well. The A1 family of scenarios reflect a range of emission trajectories
that clearly characterize different levels of fossil fuel dependence, from
intensive use (A1FI) to alternative energy sources (A1T). Using these
scenarios to drive our climate predictions would clearly highlight which
impacts are avoidable if we take action now. I’d been now thinking about how
we could specifically utilize these scenarios to develop some tangible
climate impacts, and Doug Parr at Greenpeace mentioned your name. I think
Greenpeace would be interested in investing some resources in the project if
we could produce some testible hypotheses about effects of reducing fossil
fuel use on UK climate – perhaps start with sea level, then consider rain
fall or temp? In addition, IPCC originally had set up different scenarios
for coal vs. oil/gas dependence (something else Greenpeace are very
interested in), but they do not show these distinctions in the Technical
Summary.
I wonder if you’d be interested in collaborating in such a project. I’d be
delighted to hear your thoughts on the matter, either way. At the moment,
the project is quite fluid. Obviously, I’d expect to take on the bulk of the
work – but I have no experience with running climate simulations etc., so
I’d need a kick-start with someone with more experience in climate change
modelling. I’d hope that we could benefit from funding from Greenpeace, and
at least one credible scientific publication out of the work.
Let me know your thoughts on this matter. I’d be happy to talk further with
you on the phone, if it’s more convenient.
Best regards,
Sebastian
_______________________________________________________
Sebastian Catovsky, PhD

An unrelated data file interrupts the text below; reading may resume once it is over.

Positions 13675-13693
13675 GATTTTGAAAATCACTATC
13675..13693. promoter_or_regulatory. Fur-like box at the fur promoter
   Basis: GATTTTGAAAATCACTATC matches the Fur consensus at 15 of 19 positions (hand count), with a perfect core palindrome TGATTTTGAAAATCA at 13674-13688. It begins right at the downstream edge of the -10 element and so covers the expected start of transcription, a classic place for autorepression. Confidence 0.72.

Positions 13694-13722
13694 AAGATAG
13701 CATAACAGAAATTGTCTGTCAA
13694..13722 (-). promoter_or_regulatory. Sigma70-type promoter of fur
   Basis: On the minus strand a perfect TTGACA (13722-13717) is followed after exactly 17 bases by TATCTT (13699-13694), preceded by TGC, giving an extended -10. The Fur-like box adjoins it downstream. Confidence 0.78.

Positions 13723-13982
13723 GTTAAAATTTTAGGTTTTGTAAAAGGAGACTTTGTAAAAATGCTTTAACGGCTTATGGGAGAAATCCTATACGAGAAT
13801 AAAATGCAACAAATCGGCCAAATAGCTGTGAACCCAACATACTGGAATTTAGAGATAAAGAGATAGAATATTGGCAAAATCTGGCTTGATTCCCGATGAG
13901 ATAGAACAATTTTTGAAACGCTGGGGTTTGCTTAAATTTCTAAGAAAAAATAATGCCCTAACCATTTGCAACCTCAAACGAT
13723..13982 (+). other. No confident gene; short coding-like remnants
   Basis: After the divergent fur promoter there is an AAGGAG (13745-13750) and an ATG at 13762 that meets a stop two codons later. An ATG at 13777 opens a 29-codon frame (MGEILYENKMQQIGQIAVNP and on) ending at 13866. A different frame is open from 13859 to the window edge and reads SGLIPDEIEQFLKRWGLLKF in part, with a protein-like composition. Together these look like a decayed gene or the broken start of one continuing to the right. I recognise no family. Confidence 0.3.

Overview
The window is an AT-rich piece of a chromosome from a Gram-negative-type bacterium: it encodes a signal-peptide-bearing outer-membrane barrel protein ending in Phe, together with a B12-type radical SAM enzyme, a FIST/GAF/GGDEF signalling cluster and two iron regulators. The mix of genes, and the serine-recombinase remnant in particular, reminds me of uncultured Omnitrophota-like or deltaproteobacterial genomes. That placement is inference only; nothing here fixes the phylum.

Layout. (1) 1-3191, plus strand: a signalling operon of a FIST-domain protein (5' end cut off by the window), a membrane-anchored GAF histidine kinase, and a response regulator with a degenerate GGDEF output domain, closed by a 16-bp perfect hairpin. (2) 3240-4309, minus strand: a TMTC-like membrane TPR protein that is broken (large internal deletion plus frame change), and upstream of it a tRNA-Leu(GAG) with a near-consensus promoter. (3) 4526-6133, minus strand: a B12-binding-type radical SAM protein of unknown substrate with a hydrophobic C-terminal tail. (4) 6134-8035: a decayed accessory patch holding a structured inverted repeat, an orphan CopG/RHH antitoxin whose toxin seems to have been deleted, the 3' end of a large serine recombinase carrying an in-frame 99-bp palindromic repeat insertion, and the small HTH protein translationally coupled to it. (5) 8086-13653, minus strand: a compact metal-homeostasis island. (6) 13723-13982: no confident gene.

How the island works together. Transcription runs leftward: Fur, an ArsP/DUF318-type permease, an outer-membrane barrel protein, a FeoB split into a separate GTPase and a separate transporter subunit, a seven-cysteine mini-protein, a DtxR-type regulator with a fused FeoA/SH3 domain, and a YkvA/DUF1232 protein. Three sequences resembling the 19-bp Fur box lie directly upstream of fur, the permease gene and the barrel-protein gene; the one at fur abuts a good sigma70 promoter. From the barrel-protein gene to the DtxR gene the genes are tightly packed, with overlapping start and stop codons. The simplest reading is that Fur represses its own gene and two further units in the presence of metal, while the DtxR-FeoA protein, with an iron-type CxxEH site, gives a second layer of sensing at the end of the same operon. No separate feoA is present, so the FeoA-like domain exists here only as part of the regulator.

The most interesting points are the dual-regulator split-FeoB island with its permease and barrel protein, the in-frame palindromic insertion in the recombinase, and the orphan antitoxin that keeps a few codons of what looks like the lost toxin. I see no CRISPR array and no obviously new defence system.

NERC Centre for Population Biology
Imperial College at Silwood Park
Ascot, Berks SL5 7PY
UNITED KINGDOM
Tel: 020 7594 2483
Fax: 01344 873173
http://www.cpb.bio.ic.ac.uk

5 thoughts on “Climategate 2.0: Greenpeace wants to ‘invest’ in East Anglia”

  1. UEA was founded as a research university in 1963. Apparently before grasping that advocacy (picking a cause and selectively performing non-empricial studies to support the cause) nullifies any claim to be a research university. Big Green doing exactly what they accuse of “Big Oil”. Only Big Green is much, much bigger and more tainted as a result of being belief driven and politically motivated.

  2. What a sad and sorry letter. What a waste of a scientific education. But at least we gain a little further insight into the machinations of the Greenpeace corporation. Perhaps some good may come from that.

  3. That email is dated 2001, but Greenpeace was already in the IPCC in 1997. Look no farther than this IPCC special report’s authors, contributors, and expert reviewers page http://www.ipcc.ch/ipccreports/sres/regional/index.php?idp=329 , scroll down to the USA section where there is Greenpeace’s Kalee Kreider. She was formerly employed at Ozone Action, the enviro activist group I describe in my own online articles at the epicenter of the smear of skeptic scientists (click on my name for more), and she is no less than the current spokesperson for Al Gore.

  4. [quote]I’d hope that we could benefit from funding from Greenpeace, and
    at least one credible scientific publication out of the work. [/quote]

    Oh good grief! This is a quid pro quo proposal. This guy somehow believes he can go to a distinguished research university like UEA, and Mike Hulme to buy a credentialed paper for Greenpeace money? Where did Sebastian Catovsky, PHD (now), get such a ridiculous notion?
    He has since co-authored a paper:

    http://digital.library.unt.edu/ark:/67531/metadc13733/

    If this e-mail, Greenpeace, Sebastian Catovsky and UAE could be linked to a “credible publication”, you would have proof of the complete circle of the way these guys allegedly operate.